DEV Community

Robert
Robert

Posted on • Updated on

Pipeline pattern - implementation

Introduction

Pipeline pattern implementation – so popular topic. A lot of different articles were already created to cover different aspects of this pattern. But have you ever tried to incorporate it into very complicated flow with usage of Azure Functions or WebJob and still having both: clean, SOLID, testable code and pipeline implementation which can be interrupted to perform some external request and be able to get back to appropriate step when notified and proceed further?

Let me share with you my point of view on this topic. In this series of articles you will find all implementation details with explanation and examples. Let’s get started!

Implementation

First, the pipeline pattern itself will be implemented and after that I will develop it further.

Before writing the code, I would like to define all the assumptions the final solution should meet:

  1. Pipeline pattern implementation is generic.
  2. Implementation follows SOLID principles.
  3. Error handling is in place.

Let’s begin with first point.

If you are new to this pattern, before continue reading, stop here for a while and ask yourself couple of questions:

  • How should my pipeline pattern implementation work?
  • What is the input/output for my pipeline?
  • How would I define generic implementation of pipeline pattern?
  • What would I need to make it generic?
  • What methods should be provided by generic implementation?
  • How am I going to implement pipe step?

Are you ready with your ideas? Below are mine.

Pipeline requires steps. Step is nothing but separate class with single responsibility. Each step requires model to interact with when its logic is executed. So here is starting point:

public interface IPipeStep<TPipeModel>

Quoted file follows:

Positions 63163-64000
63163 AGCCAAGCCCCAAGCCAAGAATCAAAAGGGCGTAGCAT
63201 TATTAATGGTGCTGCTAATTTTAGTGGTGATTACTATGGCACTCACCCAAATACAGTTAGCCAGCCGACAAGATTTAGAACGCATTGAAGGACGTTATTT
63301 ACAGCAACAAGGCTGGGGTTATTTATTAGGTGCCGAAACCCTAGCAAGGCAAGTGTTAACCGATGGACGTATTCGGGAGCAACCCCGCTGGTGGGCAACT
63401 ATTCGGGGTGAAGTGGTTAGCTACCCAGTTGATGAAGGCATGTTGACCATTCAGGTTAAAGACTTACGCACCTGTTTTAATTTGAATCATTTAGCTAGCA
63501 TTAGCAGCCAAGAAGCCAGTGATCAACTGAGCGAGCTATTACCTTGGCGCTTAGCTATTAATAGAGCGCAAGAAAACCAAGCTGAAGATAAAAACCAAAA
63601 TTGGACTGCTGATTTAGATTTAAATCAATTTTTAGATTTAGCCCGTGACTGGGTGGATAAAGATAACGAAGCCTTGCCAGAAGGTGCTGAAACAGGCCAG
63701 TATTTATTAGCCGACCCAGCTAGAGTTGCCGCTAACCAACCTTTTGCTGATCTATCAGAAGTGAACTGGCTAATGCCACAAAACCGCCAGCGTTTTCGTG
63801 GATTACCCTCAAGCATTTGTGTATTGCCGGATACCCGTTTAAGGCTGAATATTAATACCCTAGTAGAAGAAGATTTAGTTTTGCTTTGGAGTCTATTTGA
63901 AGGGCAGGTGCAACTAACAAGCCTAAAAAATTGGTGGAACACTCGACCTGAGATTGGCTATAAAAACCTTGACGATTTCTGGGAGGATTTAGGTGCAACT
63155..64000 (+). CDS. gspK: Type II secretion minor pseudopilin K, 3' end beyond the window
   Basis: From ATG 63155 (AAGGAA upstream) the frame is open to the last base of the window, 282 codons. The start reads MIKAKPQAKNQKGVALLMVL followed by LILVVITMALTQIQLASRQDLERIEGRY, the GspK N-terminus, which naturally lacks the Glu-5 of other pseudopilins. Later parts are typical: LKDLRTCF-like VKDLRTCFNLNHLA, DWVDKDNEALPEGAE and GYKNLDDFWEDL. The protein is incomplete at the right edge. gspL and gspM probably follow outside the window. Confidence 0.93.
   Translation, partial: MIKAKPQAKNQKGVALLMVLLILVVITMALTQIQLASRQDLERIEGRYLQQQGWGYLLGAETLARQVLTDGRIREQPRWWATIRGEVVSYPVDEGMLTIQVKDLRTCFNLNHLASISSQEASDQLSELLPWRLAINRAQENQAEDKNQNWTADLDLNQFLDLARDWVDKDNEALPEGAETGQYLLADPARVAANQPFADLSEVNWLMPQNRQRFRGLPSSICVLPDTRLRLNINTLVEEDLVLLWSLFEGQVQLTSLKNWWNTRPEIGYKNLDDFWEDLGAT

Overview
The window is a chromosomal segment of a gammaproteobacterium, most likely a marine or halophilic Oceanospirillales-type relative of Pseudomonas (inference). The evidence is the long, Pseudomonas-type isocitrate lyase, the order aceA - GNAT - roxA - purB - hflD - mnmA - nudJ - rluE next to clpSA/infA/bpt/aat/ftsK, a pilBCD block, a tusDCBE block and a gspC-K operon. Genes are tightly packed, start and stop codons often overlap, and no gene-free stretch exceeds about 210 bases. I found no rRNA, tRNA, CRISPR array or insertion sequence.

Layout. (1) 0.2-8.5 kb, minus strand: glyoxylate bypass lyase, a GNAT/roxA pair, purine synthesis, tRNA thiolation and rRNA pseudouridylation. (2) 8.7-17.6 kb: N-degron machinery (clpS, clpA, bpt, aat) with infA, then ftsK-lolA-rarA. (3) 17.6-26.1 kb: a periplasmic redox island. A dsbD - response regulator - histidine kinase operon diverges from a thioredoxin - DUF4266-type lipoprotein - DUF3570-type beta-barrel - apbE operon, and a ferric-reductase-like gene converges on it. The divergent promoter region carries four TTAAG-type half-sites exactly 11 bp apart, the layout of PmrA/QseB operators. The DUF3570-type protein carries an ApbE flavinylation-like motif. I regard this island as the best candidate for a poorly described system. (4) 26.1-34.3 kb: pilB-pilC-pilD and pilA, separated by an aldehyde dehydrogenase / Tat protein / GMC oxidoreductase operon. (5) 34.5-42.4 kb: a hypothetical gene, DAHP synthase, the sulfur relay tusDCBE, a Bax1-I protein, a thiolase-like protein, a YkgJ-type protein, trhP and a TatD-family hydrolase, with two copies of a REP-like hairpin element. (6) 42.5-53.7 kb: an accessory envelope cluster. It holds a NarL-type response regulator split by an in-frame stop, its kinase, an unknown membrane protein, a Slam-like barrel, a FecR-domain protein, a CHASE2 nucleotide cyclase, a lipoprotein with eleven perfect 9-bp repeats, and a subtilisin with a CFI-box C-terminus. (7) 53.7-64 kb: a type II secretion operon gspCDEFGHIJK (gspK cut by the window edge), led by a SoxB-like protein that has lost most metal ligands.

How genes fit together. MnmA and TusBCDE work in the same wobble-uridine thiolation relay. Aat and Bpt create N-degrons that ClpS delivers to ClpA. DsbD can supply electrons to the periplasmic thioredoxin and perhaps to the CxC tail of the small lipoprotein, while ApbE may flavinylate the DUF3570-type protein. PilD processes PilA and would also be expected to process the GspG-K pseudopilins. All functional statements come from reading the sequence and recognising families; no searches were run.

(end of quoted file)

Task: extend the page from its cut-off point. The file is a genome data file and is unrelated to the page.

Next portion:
{
    Task ExecuteAsync(TPipeModel pipeModel);
}
Enter fullscreen mode Exit fullscreen mode

On top of that, pipe service for managing pipe steps is needed.

Its interfaces: IPipeService with method definition to set up pipeline and IPipeServiceExecution to define method for pipe execution:

public interface IPipeService<TPipeModel> : IPipeServiceExecution<TPipeModel>
{
    IPipeService<TPipeModel> Add(Func<IPipeStep<TPipeModel>> pipeStep);
}

public interface IPipeServiceExecution<TPipeModel>
{
    Task ExecuteAsync(TPipeModel pipeModel);
} 
Enter fullscreen mode Exit fullscreen mode

And its implementation:

public class PipeService<TPipeModel> : IPipeService<TPipeModel>
{
    private readonly IList<Func<IPipeStep<TPipeModel>>> _pipeSteps;

    public PipeService()
    {
        _pipeSteps = new List<Func<IPipeStep<TPipeModel>>>();          
    }

    public IPipeService<TPipeModel> Add(Func<IPipeStep<TPipeModel>> pipeStep)
    {
        _pipeSteps.Add(pipeStep);
        return this;
    }

    public async Task ExecuteAsync(TPipeModel pipeModel)
    {
        foreach (var pipeStep in _pipeSteps)
        {
            await pipeStep.Invoke().ExecuteAsync(pipeModel);
        }
    }
} 
Enter fullscreen mode Exit fullscreen mode